UN Commission Finds Israel Guilty of Crimes Against Humanity

A new report by a UN commission finds that Israel intended to murder civilians en masse, inflict wide-scale civilian destruction, and collectively punish Palestinians in Gaza — holding them hostage to its political aims.

Palestinian girls in Bureij Refugee Camp in Gaza on June 16, 2024. (Majdi Fathi / NurPhoto via Getty Images)

The UN Independent International Commission of Inquiry on the Occupied Palestinian Territory issued its “first in-depth investigation into the events that took place on and since 7 October 2023.” The report holds the Israeli occupation responsible for the ongoing catastrophic situation in Gaza. But it also alludes to the possibility that October 7 is a watershed moment for even harsher Israeli occupation unless international law is urgently implemented.

While both Hamas and Israel are found to have committed war crimes (including sexual violence), Israel is also sanctioned for committing “crimes against humanity of extermination, gender persecution targeting Palestinian men and boys, murder, forcible transfer, and torture and inhuman and cruel treatment.”

In clear and deliberate violation of international law, Israel intended to commit these crimes: to murder civilians en masse, inflict wide-scale civilian destruction, and collectively punish and dehumanize Palestinians in Gaza. Palestinians were murdered. They didn’t die as collateral damage or as unintended victims of Israeli military operations, but as Israel’s deliberate targets.

The immense numbers of civilian casualties in Gaza and widespread destruction of civilian objects and infrastructure were the inevitable result of a strategy undertaken with intent to cause maximum damage, disregarding the principles of distinction, proportionality and adequate precautions. The intentional use of heavy weapons with large destructive capacity in densely populated areas constitutes an intentional and direct attack on the civilian population.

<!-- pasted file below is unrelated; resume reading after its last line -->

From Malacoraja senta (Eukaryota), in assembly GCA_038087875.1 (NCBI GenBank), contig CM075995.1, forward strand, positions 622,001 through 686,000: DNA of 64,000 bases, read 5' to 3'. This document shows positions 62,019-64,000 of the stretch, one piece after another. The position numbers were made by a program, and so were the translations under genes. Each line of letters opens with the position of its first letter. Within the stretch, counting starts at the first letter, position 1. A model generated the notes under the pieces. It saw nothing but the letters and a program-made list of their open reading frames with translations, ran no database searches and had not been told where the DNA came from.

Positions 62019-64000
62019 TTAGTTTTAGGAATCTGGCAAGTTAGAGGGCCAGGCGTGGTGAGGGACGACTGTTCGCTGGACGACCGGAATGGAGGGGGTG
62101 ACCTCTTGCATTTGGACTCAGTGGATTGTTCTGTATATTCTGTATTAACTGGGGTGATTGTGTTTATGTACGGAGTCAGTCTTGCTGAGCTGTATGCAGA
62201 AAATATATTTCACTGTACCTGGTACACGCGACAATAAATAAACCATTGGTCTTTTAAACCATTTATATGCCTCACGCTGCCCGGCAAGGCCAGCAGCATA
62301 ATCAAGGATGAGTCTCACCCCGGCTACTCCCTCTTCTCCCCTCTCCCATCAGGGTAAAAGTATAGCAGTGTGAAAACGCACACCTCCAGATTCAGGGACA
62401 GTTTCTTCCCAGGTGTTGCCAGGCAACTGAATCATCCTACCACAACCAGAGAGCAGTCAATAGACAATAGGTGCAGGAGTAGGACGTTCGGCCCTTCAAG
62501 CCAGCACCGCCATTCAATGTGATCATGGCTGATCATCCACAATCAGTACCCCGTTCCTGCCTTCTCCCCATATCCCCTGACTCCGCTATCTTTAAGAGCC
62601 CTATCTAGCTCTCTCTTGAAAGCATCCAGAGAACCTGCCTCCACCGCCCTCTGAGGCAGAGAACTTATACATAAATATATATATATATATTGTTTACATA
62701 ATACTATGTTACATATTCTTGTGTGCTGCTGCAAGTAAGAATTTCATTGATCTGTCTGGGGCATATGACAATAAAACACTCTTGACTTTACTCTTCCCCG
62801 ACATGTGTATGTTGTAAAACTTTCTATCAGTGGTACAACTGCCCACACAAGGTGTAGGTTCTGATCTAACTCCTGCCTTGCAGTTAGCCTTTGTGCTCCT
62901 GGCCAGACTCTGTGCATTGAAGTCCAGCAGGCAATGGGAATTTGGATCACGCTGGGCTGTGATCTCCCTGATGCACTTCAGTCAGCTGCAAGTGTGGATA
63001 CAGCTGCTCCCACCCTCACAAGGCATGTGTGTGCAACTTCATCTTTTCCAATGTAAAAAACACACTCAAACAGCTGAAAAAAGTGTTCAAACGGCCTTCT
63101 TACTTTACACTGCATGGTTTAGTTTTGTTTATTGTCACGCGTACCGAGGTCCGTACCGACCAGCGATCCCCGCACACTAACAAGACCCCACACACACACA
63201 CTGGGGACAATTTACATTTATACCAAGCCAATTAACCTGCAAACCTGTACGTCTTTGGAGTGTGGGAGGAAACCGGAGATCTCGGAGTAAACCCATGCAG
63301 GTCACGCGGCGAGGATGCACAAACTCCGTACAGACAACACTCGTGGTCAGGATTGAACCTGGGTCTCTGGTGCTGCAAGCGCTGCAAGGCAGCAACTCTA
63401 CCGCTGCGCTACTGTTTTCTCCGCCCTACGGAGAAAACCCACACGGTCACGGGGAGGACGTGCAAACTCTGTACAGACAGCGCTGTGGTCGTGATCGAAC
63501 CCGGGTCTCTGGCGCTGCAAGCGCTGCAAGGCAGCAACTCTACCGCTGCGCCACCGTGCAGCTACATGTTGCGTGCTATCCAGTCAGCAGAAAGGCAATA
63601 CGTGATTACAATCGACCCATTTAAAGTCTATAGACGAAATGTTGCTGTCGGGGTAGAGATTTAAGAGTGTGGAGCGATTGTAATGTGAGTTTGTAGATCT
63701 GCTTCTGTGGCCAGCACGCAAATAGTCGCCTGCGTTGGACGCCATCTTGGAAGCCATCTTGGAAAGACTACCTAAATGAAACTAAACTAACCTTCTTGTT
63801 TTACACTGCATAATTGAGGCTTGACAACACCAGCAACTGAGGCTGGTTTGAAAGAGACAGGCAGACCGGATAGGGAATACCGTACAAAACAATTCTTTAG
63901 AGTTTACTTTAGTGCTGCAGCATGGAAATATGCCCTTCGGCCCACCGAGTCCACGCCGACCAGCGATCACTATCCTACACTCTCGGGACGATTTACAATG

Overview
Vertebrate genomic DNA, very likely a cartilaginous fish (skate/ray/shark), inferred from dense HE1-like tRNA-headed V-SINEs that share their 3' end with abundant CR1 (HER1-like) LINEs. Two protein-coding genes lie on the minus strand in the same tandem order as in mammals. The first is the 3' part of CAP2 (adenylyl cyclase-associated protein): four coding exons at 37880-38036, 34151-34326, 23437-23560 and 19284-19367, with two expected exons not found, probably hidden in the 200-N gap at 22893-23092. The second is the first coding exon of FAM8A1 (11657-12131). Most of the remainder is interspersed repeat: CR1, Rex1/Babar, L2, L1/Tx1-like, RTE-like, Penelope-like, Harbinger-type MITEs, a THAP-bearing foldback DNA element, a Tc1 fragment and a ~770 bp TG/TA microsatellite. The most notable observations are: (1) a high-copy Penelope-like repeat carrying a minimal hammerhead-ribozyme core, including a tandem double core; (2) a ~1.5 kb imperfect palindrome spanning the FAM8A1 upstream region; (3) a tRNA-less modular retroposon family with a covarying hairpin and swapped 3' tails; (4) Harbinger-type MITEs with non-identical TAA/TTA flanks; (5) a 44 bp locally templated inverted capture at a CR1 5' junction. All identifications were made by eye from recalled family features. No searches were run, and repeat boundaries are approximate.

Such widespread and systematic destruction of whole neighborhoods in Gaza is consistent with the application of the Dahiya doctrine to Gaza, in which civilian infrastructure is deliberately destroyed as part of a strategy of collective punishment, reminiscent of Israel’s war on Lebanon in 2006.

The commission does leave the question of genocide for the ongoing investigation of the International Court of Justice to adjudicate. But it nevertheless accuses Israel of holding the whole civilian population in Gaza hostage to achieve its declared political and military aims. If Israel has falsely and persistently accused Hamas of employing “human shields” since 2008, the UN has yet again found that, in practice, it is Israel that employs this illegal tactic. Indeed, when opponents of the West take hostages, officials and mainstream media dub them terrorists. By violently punishing Palestinian civilians to achieve its political aims, Israel employs a textbook case of terror.

As stated in the Oxford Open Letter on the Humanitarian Crisis in Gaza as early as October 20, 2023: to think that the atrocities perpetrated by Hamas justify the humanitarian crisis currently unfolding in Gaza is to indulge a central tenet of terrorism — that all citizens must pay for the misdeeds of their governments — as well as terrorism’s central practice: collective punishment. As shown by investigative journalist Yuval Abraham, Israel does in fact use such terror tactics systematically in Gaza.

In addition to retribution, Israel has also weaponized aid as part of its war on Gaza and employed starvation as a weapon of war. The commission identified “an intention to instrumentalize and weaponize the provision of necessities, to hold the population of the Gaza Strip hostage to achieve political and military objectives, including the forced displacement of civilians from northern Gaza Strip and the release of Israeli hostages.”

While basic subsistence necessities are blocked by military siege, the “high acute food insecurity” is “the compounded result of the destruction and prevention of local food production, including agriculture, fishing and baking.”